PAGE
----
Display your photos or the photos of others here. This is also where you'll find the Monthly Photo Challenge.
Where in the Catskills and public land?
great colors. I like when you include people as it gives a sense of how large the falls are.
[e]Greenville Wedding Photography - J Jones Photography ~ Josh's Photo Blog (Updated several times a week!)[/e]
Great shots, one of my favorite places. I like it better than Kaaterskill, more wild & rugged, and usually less crowded.
Here's a shot when the water & sun combined just right to give a great rainbow:
Hey, what do you know, that looks exactly like my avatar
There are a lot more great falls on the Plattekill, at least one even taller than this one. I will get shots of the ones I have uploaded eventually. The lower gorge is also a popular swimming spot with the locals, though the access trail is posted, that doesn't seem to bother anyone. You can park along Becker road next to a formidable looking chain link fence with many posted signs on it. As I recall, the owner is either a power or water company, something municipal anyway. The fence only extends a few yards, and you can walk around it, which everyone does. After a short walk on a well-worn trail, you enter state land. When we were there (a local photographer friend of ours told us how to get in and to "ignore the posted signs") there were tons of people going up & down the trail to the various falls having a great time swimming on a hot summer day. I stopped bothering taking GPS points of all the falls and only took points for the major ones. We only got about a mile up the gorge before the heat & humidity got the best of us, plus the fact that the terrain was getting very rough, and decided to return to the car.
Here's a google map of the falls I've been to.
Russell Dunn Catskill Region Guide pages 63-76
Any chance of getting these listed on the main waterfall page?
yes, I'll add them shortly.
Hey, that's great, I don't mean to sound pushy.... just enthusiastic!
Here's a pic of one of the falls in the lower gorge, apparently, I didn't have the enthusiasm that day, since there are at least two or three more major falls we saw that day that apparently I didn't bother taking pictures of. Strange. Well, it was about 90°F that day and maybe 150% humidity.
This is the next waterfall down from the large one that Crazyzouave & I posted above, I would say it's maybe 20 feet taller.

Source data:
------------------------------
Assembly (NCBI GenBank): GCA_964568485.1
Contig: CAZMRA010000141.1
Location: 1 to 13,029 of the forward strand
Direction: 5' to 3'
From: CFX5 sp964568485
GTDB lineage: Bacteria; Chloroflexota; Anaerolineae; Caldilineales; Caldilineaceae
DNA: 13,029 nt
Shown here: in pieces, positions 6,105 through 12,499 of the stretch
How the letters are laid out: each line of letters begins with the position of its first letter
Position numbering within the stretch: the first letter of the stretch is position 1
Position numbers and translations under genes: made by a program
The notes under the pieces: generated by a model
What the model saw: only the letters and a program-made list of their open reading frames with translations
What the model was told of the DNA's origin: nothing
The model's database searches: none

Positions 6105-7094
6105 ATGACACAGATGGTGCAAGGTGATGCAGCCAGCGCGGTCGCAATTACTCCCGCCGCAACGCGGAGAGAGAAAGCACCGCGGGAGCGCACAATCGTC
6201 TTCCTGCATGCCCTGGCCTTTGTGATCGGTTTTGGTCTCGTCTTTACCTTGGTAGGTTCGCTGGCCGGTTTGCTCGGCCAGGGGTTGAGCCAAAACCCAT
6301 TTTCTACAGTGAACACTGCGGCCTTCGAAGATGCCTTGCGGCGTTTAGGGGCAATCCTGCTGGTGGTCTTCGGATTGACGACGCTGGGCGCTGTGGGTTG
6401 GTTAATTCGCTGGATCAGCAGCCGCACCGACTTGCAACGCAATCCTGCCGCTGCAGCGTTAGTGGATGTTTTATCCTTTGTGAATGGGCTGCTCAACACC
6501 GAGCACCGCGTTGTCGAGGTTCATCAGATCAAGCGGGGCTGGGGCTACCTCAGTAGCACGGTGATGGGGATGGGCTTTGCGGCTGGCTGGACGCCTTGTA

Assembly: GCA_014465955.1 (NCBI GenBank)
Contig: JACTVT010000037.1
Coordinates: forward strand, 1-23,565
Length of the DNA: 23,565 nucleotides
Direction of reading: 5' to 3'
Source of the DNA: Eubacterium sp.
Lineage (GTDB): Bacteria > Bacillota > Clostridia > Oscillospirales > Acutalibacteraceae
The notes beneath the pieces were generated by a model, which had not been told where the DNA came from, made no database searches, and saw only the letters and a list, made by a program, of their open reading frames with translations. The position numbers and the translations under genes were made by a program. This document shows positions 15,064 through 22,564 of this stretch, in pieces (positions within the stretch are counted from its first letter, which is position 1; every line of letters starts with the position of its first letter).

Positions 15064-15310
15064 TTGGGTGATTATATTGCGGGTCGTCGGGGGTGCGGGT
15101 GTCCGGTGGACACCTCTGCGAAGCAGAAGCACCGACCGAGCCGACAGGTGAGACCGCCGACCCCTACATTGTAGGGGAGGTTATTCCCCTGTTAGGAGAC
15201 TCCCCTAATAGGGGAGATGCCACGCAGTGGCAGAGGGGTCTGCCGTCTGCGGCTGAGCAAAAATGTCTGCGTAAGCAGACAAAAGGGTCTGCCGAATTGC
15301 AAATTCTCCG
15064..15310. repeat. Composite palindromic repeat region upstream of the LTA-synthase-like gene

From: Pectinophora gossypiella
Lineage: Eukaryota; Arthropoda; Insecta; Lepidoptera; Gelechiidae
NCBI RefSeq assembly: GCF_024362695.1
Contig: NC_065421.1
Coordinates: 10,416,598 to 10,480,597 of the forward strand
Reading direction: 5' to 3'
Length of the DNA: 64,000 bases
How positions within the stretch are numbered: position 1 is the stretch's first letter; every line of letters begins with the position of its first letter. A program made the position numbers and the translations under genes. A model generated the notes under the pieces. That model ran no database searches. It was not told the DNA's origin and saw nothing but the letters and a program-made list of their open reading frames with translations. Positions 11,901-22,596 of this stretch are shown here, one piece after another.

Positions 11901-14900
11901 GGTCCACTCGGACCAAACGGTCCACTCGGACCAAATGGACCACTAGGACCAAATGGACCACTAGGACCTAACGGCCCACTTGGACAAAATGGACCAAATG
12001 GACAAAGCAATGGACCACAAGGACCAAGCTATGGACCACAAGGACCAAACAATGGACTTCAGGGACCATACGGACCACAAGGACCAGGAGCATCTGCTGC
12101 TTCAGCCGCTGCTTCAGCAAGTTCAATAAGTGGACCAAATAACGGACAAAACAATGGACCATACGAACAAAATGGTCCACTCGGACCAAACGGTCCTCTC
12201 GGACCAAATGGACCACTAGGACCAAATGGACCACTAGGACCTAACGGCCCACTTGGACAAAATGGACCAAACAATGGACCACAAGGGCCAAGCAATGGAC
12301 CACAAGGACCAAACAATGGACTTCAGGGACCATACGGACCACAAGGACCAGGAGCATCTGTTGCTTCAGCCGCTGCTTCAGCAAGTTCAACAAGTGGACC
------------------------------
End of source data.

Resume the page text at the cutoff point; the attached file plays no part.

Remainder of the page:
I've never been to the bottom of this one, because it's surrounded by cliffs as you can see. The only easy way to the bottom is to walk up from the bottom of the clove. Or, climb down the rocks as some people do, and sometimes, have to be brought back out by the rescue squad, which we saw happen one time we were there.
This is the one listed in Russell Dunn's book as the Old Mill Falls. It's right below the hiking bridge, and maybe 10-12 feet high. There used to be a bridge across the stream just below this with some type of mill, which the foundation can still be seen.
This is a small falls in Hell's Hole, which feeds into the main Platte Clove stream.
Oh yeah, here's one a friend snapped of me at the bottom of the upper falls, in very high water, I was getting a bit wet from spray even though I was a good distance from the bottom of the falls.
Oh yeah, the sequel: Here's a link to virtual earth showing the falls. The one on the left is the upper one, which has pictures posted here. The one on the right I have not been to, but it looks like a nice one. The large falls I posted a pic of is hidden in the trees. Hell's Hole is the side gully leading towards the road.
I LOVE that last photo. The depth... it's like the waterfalls is approaching the viewer.
I agree. Great photo.
Of course, everyone likes the shot I didn't take, lol. Actually, I do have almost the exact same shot, it just doesn't have me in it, so it's obviously not as good just because of that, heh. That day was also a bit rainy, and the waterfall so full that you couldn't get close to it without getting (more) wet. The place we usually take pictures from was under water that day as I recall. Hence, we had to move a bit down stream to get some place that was relatively dry, and had a place to stand.